Banksy's show is being prepared in Skid Row, Los Angeles, and while in LA, Banksy has the idea of deploying a Guantanamo Bay detainee doll in Disneyland. He visits the location and places the doll while Guetta films. A short while later, however, the rides stop, and the park's security catch Guetta, who is taken to an interrogation room, while Banksy switches clothes and blends into the crowd. During interrogation, Guetta refuses to admit any wrongdoing, and when allowed a phone call, covertly alerts Banksy to his situation. When confronted by security personnel, he destroys the evidence in his stills camera, but stashes the videotape in his sock and is eventually let go, much to the amazement of Banksy who then says he trusts him implicitly because of the incident.

A few days later, "Barely Legal" opens, and becomes an overnight mainstream success. Street art prices begin to rocket in auction houses. Banksy is both surprised and disillusioned by the sudden hype surrounding street art, and urges Guetta to finish his supposed documentary. Guetta begins to edit together the several thousand hours of footage, and produces a film titled Life Remote Control. The result is 90 minutes of distorted fast cutting about seemingly random themes. Banksy questions Guetta's ability as a filmmaker, deeming his product "unwatchable", but realizes the street art footage itself is valuable. Banksy decides to have a shot at producing a film himself. To make sure that Guetta remains occupied, Banksy suggests he make his own art show.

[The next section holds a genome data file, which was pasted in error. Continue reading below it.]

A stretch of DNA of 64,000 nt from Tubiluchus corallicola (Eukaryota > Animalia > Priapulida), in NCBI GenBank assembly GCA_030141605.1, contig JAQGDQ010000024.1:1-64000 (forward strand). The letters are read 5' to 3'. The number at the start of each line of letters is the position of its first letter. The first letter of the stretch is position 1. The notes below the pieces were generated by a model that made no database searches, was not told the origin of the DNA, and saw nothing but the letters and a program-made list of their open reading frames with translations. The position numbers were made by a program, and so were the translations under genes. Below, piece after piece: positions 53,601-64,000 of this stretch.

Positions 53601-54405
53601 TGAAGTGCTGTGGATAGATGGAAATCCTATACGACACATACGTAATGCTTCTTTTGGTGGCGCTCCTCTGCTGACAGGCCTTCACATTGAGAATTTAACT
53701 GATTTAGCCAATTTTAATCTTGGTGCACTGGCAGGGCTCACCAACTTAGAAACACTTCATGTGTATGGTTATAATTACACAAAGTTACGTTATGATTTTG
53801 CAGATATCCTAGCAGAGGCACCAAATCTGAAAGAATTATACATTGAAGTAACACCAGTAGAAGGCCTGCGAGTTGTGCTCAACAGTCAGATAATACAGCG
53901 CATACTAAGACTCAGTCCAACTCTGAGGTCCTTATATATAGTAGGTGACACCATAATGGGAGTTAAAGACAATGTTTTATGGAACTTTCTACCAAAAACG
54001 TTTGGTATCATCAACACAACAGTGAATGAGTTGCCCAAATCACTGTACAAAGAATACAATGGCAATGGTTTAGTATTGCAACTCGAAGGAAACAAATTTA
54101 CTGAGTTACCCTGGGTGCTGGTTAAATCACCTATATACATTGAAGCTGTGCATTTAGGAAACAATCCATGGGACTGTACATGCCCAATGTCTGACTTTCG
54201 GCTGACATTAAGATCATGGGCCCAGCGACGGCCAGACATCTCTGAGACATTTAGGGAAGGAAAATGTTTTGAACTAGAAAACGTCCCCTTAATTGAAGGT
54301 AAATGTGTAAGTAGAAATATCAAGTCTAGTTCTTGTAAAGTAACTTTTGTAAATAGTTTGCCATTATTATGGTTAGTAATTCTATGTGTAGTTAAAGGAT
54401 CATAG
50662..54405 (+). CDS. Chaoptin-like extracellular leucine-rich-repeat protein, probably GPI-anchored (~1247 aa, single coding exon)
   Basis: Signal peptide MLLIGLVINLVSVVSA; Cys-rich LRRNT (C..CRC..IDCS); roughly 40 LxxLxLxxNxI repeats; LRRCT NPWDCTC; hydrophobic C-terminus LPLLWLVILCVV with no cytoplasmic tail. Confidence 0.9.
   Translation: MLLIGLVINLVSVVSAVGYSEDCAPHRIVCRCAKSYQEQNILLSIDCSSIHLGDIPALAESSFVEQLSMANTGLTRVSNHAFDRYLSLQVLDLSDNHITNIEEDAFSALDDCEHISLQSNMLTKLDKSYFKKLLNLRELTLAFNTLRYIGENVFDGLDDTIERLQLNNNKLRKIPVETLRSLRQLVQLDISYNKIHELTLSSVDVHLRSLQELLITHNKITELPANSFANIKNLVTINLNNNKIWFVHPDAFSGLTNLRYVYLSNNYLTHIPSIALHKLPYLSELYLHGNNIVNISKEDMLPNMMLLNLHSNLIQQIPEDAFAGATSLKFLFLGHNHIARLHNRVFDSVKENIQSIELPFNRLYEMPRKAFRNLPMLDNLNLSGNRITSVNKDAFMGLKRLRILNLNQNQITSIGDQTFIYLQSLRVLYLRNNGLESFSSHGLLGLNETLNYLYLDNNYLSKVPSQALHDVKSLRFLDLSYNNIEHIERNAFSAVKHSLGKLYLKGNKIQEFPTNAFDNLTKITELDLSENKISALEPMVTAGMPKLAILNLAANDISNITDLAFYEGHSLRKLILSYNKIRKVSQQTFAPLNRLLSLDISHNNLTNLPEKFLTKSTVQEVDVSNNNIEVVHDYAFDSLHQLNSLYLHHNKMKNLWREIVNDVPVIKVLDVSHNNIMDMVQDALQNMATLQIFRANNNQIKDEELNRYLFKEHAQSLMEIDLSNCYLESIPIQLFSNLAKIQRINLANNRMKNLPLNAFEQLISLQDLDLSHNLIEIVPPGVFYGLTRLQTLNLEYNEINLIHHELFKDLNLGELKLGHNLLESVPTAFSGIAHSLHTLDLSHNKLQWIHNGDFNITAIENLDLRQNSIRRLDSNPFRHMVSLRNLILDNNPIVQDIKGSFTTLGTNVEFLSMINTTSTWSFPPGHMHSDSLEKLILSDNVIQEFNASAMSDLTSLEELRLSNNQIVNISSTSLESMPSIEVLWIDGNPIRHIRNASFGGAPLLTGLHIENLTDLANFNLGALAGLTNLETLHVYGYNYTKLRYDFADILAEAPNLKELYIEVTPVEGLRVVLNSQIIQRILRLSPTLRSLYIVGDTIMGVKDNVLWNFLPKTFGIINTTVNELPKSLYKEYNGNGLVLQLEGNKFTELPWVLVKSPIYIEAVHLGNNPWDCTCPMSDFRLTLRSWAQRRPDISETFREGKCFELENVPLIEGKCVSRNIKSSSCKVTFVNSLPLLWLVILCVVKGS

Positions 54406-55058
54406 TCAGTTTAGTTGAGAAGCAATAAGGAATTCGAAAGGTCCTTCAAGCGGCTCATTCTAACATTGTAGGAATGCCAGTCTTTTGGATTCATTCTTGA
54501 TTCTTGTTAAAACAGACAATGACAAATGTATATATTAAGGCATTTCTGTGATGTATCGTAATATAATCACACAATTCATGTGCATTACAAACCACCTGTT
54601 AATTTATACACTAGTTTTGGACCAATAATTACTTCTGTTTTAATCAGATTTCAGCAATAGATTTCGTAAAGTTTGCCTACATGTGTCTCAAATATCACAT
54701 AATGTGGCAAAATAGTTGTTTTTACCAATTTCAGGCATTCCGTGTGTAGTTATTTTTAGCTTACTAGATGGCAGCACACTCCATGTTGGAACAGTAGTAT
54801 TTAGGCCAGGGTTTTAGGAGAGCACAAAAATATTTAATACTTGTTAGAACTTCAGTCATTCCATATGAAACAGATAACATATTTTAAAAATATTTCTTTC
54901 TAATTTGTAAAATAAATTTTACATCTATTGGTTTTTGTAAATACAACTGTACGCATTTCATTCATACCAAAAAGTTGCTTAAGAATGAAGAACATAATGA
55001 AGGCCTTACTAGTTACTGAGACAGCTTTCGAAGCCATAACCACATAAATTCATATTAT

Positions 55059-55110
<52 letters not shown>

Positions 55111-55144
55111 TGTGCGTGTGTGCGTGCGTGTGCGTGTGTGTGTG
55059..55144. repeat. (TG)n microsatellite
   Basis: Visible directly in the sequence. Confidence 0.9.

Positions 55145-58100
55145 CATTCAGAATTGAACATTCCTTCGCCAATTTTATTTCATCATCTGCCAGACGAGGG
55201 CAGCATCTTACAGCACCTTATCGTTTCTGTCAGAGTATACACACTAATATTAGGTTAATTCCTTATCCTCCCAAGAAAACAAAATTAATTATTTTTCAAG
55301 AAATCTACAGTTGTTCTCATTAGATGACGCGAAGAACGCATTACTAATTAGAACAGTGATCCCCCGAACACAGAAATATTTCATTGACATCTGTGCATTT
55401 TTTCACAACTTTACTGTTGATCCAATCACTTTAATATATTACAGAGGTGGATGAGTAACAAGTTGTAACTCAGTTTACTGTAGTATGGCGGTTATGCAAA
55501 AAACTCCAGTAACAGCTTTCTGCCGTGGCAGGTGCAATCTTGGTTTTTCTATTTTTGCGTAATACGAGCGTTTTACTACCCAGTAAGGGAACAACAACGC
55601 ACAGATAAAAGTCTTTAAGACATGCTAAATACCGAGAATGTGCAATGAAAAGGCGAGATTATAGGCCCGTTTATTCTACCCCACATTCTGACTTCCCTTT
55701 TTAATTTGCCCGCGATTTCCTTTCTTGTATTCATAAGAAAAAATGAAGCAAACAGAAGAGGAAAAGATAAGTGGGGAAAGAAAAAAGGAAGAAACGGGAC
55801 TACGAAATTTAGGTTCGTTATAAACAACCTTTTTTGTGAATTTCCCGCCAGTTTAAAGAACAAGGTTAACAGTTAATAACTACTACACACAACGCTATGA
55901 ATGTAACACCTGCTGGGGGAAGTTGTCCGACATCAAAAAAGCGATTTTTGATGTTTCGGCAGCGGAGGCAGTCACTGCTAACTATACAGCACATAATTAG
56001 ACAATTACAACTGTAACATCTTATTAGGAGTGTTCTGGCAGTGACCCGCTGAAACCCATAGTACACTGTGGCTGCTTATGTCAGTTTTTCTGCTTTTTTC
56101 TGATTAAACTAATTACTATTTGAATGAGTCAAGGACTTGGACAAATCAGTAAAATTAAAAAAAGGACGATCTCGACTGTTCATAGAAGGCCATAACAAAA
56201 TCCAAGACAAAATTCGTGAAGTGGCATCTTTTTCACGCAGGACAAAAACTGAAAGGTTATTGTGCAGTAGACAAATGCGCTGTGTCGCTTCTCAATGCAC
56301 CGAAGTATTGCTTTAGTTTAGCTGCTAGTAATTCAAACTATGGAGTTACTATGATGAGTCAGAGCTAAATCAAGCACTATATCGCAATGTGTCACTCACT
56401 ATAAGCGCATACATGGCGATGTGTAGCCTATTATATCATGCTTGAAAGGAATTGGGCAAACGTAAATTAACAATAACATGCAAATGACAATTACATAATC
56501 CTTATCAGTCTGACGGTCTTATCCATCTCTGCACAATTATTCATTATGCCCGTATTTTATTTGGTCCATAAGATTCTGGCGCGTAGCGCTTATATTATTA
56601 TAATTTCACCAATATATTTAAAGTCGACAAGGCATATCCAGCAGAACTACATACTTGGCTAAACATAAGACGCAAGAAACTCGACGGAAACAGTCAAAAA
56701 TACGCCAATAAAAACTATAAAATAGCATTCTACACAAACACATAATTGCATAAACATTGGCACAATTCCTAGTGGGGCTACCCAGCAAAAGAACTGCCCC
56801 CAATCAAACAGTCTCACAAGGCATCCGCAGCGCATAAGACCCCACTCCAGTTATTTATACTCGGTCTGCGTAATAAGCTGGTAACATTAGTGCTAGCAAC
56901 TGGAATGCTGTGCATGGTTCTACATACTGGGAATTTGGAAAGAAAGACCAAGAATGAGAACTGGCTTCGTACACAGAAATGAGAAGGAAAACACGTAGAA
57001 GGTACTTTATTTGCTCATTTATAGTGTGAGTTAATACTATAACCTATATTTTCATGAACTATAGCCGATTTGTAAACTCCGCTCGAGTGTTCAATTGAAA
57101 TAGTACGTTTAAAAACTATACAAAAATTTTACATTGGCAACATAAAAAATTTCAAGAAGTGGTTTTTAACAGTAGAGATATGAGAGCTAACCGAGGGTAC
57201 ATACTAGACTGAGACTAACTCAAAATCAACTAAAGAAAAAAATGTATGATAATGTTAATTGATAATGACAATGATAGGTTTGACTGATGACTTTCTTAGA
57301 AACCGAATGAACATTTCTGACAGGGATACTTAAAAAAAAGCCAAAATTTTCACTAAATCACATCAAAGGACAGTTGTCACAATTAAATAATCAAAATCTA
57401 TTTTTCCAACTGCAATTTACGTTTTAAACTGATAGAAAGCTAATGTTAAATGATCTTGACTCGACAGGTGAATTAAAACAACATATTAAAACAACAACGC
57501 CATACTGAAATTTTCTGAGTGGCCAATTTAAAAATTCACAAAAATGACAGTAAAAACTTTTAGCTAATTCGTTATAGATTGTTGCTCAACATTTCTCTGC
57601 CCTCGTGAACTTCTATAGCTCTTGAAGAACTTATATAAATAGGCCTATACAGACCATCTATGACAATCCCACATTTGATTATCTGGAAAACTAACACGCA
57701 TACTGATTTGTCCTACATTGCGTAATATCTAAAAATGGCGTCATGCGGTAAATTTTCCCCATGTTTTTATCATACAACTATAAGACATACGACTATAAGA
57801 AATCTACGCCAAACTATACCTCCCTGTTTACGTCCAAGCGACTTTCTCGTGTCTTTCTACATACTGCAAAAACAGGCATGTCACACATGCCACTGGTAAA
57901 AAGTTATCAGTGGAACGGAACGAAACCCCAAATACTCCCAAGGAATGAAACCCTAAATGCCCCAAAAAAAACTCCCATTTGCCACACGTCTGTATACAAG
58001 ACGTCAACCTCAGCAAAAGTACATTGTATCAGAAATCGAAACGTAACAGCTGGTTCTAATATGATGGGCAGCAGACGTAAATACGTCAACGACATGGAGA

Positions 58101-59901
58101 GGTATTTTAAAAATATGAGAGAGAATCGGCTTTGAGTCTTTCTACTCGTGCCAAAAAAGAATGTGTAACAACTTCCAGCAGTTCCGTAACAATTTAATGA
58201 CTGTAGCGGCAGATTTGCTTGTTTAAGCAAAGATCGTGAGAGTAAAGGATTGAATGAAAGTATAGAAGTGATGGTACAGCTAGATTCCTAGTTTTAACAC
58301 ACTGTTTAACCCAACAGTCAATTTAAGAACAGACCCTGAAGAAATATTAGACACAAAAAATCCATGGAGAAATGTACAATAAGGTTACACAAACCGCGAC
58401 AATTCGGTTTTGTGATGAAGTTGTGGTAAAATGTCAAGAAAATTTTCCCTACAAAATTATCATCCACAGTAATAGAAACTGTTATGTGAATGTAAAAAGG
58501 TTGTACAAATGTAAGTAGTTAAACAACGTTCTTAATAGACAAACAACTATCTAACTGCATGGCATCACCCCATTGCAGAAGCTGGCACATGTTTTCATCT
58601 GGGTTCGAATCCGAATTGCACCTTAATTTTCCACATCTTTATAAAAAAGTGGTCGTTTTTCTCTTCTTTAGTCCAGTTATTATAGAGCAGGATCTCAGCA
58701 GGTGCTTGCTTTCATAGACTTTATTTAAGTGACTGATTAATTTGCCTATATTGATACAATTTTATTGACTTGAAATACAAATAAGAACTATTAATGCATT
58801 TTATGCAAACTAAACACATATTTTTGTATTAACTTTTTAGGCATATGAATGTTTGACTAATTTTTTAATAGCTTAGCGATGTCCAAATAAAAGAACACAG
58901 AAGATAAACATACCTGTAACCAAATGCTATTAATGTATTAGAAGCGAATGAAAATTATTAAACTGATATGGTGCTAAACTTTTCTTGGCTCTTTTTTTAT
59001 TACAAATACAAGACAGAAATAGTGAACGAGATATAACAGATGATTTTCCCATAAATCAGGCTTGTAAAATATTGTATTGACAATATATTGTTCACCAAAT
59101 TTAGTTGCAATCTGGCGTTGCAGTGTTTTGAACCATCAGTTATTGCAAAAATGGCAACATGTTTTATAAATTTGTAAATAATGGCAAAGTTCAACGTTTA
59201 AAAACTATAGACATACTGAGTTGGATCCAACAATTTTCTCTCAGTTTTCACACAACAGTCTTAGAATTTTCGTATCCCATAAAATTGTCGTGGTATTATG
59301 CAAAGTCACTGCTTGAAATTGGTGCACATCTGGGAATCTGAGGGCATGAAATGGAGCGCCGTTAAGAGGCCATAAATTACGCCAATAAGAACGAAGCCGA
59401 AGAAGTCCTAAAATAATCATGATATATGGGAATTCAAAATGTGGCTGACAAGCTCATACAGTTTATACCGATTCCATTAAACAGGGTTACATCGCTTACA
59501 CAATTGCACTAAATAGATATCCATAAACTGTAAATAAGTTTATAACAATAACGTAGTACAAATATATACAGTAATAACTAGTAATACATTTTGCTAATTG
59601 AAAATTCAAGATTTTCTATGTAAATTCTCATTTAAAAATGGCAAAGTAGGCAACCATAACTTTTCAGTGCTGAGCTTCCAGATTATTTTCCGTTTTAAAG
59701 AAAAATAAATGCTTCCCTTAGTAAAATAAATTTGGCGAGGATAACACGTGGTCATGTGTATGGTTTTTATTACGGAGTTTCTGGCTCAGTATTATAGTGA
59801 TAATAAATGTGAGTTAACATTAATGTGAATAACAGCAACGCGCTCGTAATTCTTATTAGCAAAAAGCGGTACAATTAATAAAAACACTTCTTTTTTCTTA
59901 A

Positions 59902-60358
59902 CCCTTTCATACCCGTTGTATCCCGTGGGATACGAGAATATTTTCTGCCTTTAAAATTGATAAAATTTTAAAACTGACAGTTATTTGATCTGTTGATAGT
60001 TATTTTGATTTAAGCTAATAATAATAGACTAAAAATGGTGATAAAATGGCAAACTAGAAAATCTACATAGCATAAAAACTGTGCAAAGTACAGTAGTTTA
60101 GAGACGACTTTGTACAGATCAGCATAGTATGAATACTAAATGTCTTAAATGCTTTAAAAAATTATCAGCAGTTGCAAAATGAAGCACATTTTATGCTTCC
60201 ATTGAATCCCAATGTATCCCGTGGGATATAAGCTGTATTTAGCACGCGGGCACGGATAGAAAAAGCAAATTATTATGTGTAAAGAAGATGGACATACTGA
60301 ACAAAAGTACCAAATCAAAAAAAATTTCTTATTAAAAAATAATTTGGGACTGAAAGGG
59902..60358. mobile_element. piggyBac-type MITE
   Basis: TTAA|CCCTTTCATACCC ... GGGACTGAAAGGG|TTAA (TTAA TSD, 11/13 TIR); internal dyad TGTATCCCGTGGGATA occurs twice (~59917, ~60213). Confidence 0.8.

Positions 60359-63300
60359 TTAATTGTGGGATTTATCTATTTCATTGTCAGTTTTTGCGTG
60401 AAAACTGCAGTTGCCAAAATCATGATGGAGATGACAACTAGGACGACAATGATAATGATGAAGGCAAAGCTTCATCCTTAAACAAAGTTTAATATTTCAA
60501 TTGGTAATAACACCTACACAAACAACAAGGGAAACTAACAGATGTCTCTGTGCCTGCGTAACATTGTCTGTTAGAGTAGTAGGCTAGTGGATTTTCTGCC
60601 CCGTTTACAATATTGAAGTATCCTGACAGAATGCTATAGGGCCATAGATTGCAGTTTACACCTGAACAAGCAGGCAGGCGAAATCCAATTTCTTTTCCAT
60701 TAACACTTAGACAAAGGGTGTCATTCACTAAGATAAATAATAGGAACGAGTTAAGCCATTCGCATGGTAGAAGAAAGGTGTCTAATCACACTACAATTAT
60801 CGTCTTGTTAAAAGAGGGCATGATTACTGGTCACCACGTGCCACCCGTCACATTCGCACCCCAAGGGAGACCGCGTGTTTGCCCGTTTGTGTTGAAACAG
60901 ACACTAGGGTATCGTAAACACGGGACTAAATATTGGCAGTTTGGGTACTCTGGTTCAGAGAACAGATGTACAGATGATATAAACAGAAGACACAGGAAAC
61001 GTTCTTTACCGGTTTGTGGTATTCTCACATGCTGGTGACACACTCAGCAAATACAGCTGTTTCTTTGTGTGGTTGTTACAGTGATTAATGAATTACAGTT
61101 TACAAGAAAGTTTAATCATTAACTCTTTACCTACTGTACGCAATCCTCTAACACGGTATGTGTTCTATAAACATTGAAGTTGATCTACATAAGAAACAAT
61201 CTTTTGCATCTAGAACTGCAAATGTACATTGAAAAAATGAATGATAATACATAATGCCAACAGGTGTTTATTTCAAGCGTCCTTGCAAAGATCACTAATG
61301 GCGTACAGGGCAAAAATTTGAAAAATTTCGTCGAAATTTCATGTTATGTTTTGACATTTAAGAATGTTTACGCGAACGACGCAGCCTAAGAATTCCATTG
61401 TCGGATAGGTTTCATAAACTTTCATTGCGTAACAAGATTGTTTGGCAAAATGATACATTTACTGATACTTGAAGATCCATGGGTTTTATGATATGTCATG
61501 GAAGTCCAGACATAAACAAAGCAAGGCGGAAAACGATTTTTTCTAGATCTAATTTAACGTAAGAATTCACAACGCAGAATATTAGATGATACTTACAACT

Guetta happily accepts the assignment, adopting the name "Mr. Brainwash", putting up street art in the city and six months later, re-mortgaging his business to afford renting copious equipment and a complete production team to create pieces of art under his supervision. He rents a former CBS studio to prepare his first show, "Life Is Beautiful", and scales up his production to something much larger than Banksy suggested, but with little focus. When Guetta breaks his foot after falling off a ladder, Banksy realises that the show may well become a trainwreck, and sends a few professionals to help Guetta out. While the producers take care of the practical side of the show, Guetta spends his time on more publicity, asking support from both Fairey and Banksy, eventually taping up huge billboards with their quotes, and ultimately ending up on the cover of L. A. Weekly. Preparation is seriously behind schedule, and Guetta's production team insists that he must make decisions — yet Guetta spends his time hyping up and marketing his work for tens of thousands of dollars. Eight hours before the opening, paintings are still missing from the walls, and since Guetta is busy giving interviews, the eventual layout of the show is decided by the crew itself.

Despite all this, however, the show becomes a raging success with the crowd, and after the first week of the show, Guetta sells almost a million dollars worth of art, with his pieces showing in galleries all around the world, to the utter confusion of both Fairey and Banksy. In an ending montage, Guetta insists that time will tell whether he is a real artist or not.